The Nuclear Research & Consultancy Group returned the High Flux Reactor into operation on Monday, following its annual month-long maintenance stop. With this, the production of medical isotopes and the nuclear research activities are resumed one day ahead of schedule.
As in previous years, the inspection of the cooling water pipe work was part of the program. Repeated inspections allow the analysis of a number of points of known corrosion and localized deformation in the pipe work and also the point, where in 2008, a small bubble stream was observed, NRG said.
In connection with the planned repair of the cooling water pipe work scheduled in early 2010, the pipe work was also inspected in a number of other locations. The group said that the “overall picture is that the condition of the corrosion in the pipe work is unchanged.”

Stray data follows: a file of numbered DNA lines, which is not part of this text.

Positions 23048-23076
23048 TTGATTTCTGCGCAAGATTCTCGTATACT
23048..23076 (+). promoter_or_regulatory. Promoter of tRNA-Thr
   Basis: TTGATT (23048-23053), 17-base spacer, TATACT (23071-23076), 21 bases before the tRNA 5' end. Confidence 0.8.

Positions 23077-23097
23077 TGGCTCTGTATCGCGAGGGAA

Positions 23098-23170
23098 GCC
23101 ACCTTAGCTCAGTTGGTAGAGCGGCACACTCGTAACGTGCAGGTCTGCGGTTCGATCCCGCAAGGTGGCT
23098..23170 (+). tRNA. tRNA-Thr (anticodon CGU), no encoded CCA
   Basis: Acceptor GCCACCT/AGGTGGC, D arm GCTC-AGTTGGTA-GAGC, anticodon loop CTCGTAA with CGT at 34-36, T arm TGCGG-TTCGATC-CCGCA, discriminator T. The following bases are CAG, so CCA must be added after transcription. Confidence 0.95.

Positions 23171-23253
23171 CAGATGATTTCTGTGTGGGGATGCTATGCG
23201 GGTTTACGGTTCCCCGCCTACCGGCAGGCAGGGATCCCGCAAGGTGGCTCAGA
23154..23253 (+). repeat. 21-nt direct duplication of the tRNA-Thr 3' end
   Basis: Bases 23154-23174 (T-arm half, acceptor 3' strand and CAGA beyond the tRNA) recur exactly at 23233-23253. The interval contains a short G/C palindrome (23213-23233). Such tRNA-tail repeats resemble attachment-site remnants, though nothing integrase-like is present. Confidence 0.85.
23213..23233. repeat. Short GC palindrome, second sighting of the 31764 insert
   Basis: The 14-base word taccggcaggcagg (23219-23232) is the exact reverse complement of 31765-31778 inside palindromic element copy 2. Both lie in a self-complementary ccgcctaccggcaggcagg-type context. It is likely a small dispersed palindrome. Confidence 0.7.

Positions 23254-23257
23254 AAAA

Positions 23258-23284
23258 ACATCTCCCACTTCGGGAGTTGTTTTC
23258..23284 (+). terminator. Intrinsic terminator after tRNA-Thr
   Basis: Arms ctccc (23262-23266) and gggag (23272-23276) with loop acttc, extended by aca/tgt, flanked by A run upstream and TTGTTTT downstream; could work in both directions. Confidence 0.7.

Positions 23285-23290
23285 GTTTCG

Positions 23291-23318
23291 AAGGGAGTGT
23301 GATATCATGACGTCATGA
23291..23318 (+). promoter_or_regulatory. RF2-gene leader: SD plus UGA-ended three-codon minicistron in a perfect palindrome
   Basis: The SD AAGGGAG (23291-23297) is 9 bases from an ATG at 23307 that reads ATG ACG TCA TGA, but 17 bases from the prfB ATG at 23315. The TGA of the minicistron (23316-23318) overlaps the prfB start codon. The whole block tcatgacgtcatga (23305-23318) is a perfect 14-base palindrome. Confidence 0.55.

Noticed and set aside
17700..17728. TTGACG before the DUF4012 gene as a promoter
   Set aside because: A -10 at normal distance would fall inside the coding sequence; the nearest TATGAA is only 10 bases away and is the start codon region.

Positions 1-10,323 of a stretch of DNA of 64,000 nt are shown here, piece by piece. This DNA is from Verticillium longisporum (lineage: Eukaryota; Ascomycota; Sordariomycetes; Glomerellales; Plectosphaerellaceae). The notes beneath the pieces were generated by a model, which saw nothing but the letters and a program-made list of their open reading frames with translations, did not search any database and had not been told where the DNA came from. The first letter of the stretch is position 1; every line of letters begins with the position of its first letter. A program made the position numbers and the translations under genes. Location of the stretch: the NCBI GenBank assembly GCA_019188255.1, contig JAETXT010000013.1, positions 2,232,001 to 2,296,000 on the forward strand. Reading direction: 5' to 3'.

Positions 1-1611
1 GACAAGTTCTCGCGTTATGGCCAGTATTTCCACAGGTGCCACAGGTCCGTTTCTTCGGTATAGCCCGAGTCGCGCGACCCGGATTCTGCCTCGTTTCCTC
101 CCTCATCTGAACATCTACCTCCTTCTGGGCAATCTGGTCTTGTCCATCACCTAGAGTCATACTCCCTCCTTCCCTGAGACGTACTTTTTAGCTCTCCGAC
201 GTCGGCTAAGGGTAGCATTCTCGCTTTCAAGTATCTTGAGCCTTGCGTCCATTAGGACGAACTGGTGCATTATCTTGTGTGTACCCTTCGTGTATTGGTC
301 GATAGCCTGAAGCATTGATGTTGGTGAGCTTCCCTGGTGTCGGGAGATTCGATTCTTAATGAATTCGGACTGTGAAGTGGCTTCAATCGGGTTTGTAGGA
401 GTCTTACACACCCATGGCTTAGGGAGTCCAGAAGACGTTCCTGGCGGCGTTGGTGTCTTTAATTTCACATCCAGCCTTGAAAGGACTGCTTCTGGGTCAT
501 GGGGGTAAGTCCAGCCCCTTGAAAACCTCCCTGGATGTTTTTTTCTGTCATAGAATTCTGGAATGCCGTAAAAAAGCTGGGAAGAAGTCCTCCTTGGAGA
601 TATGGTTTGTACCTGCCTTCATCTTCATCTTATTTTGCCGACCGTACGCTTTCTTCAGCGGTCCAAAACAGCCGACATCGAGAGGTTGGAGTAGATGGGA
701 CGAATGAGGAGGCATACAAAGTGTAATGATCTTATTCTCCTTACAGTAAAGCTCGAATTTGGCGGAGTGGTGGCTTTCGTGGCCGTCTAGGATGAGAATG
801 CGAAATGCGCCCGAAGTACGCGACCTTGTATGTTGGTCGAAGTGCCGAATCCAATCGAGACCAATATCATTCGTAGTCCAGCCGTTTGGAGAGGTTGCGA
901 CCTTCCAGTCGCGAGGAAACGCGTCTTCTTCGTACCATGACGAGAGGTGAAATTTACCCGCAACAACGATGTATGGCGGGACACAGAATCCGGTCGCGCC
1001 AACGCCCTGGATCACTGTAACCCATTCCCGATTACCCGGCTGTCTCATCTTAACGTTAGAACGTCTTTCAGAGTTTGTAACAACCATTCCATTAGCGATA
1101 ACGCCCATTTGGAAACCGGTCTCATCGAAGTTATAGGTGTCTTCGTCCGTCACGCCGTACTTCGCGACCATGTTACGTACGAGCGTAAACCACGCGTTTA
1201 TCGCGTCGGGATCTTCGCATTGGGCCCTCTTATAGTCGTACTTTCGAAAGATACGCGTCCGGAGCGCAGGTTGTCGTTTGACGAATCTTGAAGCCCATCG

This longer scheduled stop in production to repair the pipe work is particularly daunting to the nuclear medicine community, as its sister nuclear reactor, the National Research Universal in Chalk River, Ontario, announced it will not reopen until early 2010. When both of the world’s largest isotope producers are shuttered, the nuclear medicine community will be left wanting for a supply of molybdenum-99, which is used in approximately 13 million patient procedures annually.
NRG said that the relevant authorities supervised the whole inspection program and were present during all of the inspection activities.